It doesn’t take long for a beginner Chess player to learn that the endgame the most difficult and most complicated to play, despite there being less pieces on the board. It’s actually because of the lack of pieces, every move that’s made with the few pieces that are on the board are extra critical to be precise. This page explains a concept that makes playing the endgame much easier. It’s the concept of key squares.
What are Key Squares in Chess?
Key squares are squares that you have to occupy with your King. If you succeed in doing so you will win the game, regardless who’s turn it is to move.
Whether you’re the player that has the pawn or just the King, being able to identify a key square is equally important. If you don’t have a pawn, knowing what squares to move your King to in order to prevent the opposing pawn to promote will save you countless losses. You’ll be able to turn a losing position into a draw because of the Pawn Square Rule.
In the position below, White wins as long as White plays Ke4.
How To Identify Key Squares in Pawn Endgames
This first example is a game between the legendary Bobby Fischer and Svetozar Gligoric. The endgame shows you how to identify the key squares in the position.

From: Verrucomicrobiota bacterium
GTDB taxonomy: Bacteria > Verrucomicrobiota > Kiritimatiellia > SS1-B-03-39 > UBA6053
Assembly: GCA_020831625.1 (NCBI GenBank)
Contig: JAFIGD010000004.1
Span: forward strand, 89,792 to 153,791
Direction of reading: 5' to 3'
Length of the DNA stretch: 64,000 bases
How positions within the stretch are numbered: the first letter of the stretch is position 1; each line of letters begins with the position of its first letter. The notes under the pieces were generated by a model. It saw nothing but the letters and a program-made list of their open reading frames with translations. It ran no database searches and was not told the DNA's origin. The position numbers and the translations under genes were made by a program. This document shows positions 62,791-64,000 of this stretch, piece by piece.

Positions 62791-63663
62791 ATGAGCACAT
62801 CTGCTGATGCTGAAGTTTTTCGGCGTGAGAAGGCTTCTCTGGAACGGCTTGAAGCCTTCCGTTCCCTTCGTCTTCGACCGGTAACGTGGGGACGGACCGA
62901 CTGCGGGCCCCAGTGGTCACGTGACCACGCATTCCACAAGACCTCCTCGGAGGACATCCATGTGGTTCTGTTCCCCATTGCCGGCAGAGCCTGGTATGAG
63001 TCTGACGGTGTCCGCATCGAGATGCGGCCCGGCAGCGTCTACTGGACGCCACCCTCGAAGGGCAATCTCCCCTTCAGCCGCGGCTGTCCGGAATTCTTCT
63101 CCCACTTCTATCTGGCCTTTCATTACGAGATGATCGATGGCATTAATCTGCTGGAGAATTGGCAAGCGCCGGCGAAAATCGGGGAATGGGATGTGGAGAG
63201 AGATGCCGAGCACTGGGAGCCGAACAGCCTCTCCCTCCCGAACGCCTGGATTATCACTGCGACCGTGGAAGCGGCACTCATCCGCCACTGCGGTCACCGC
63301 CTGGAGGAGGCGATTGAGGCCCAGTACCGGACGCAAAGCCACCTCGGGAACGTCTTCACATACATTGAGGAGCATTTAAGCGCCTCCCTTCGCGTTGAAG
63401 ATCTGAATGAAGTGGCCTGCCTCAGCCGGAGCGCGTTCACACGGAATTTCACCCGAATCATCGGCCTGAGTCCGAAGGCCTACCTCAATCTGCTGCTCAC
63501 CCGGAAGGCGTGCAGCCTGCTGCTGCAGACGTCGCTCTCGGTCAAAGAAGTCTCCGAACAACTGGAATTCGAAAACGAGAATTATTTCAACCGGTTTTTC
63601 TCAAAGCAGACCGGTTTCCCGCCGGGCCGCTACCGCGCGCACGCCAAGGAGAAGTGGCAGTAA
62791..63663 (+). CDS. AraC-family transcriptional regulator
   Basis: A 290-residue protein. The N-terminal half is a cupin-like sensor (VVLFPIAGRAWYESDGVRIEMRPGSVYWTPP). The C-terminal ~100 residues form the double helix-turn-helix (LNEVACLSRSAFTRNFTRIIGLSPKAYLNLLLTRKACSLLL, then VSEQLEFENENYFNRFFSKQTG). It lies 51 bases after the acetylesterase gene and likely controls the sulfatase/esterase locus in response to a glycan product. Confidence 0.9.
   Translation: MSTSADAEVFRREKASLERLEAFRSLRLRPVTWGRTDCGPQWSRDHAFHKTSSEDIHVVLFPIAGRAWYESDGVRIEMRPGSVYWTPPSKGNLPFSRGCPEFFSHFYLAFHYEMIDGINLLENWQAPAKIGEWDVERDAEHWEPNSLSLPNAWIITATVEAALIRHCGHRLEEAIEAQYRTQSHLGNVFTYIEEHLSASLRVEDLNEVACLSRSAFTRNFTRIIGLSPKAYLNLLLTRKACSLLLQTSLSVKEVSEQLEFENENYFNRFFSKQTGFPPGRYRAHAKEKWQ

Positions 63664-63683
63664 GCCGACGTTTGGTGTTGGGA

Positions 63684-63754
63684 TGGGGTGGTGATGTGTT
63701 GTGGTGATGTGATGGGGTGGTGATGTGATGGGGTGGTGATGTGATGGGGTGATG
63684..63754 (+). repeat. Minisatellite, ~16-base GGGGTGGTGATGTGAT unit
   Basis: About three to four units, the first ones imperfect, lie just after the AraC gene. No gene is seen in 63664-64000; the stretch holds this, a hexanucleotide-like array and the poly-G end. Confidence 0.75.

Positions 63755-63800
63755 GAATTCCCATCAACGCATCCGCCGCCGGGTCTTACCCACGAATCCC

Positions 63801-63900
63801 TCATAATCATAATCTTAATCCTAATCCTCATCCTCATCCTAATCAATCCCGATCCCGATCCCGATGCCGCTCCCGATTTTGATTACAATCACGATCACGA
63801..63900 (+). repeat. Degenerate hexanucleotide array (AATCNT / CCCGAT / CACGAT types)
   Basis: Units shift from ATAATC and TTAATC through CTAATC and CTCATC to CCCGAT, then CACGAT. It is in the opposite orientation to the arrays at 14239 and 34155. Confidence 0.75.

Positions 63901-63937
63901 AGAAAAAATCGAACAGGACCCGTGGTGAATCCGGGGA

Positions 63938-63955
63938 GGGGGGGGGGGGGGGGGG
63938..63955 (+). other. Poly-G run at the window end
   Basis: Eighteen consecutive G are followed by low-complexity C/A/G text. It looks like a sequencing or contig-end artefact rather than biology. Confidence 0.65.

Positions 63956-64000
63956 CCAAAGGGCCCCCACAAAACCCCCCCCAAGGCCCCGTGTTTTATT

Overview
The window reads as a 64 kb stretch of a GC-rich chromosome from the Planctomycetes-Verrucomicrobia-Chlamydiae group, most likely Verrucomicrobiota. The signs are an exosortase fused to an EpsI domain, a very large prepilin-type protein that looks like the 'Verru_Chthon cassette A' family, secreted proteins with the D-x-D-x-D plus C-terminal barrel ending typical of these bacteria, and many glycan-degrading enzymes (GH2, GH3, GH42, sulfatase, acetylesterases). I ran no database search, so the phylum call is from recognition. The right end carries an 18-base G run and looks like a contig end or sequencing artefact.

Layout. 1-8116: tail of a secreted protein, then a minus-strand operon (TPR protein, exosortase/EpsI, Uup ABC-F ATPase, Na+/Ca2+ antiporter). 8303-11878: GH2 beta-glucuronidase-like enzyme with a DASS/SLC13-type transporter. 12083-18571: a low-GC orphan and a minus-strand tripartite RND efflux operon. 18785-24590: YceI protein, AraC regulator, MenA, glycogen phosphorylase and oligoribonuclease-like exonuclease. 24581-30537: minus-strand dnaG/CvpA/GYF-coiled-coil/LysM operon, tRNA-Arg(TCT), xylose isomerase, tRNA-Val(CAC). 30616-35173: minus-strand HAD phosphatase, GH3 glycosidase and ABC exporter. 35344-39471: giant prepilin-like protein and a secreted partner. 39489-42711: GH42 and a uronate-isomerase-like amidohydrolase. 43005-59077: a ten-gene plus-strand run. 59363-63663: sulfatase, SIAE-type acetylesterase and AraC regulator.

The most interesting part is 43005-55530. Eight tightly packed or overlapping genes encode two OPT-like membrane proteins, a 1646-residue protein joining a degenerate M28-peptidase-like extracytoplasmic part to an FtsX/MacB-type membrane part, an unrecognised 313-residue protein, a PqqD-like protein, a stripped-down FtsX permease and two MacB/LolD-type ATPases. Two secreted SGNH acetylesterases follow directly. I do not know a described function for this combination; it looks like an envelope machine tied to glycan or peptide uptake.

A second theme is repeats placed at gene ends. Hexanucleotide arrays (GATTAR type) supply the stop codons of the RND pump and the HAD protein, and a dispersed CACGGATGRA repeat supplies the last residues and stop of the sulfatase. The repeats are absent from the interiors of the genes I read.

Fischer vs Gligoric
The key squares are determined by the files that the pawn is currently on. Let’s go over how to identify key squares depending on the file.
Rook Pawn Key Squares
For a Rook Pawn, also known as a wing pawn, the key squares are the b7 and b8 squares or g7 and g8 for the h-pawn.
b7 is the key square for White to get the King on. With the King on that square, White is able to promote and Black can’t prevent it or capture when promoted either.
Key Squares For Pawns on the Second and Third Ranks
A pawn that is below the fifth rank has three key squares located two ranks in front of the pawn. This rule doesn’t apply for a Rook pawn since the pawn is on the edge of the board.
Key Squares For Pawns on the Fourth and Fifth Ranks
The pawn on the 4th rank or below has three key squares. If the pawn reaches the fifth rank, three more key squares are added. Which means the pawn on the 5th rank or higher has a total of six key squares.
Key Squares For Pawns on the Sixth and Seventh Ranks
The pawn on the sixth rank has six key squares and the pawn on the seventh rank has five key squares. As long as the King is on one of those squares, the opposing King cannot prevent promotion.
Understanding key squares is crucial to improving your pawn endgame. If you play online on Chess.com, while you’re playing, practice highlighting the key squares whenever you get a King and Pawn endgame. After a few times, identifying every key square will become more automatic.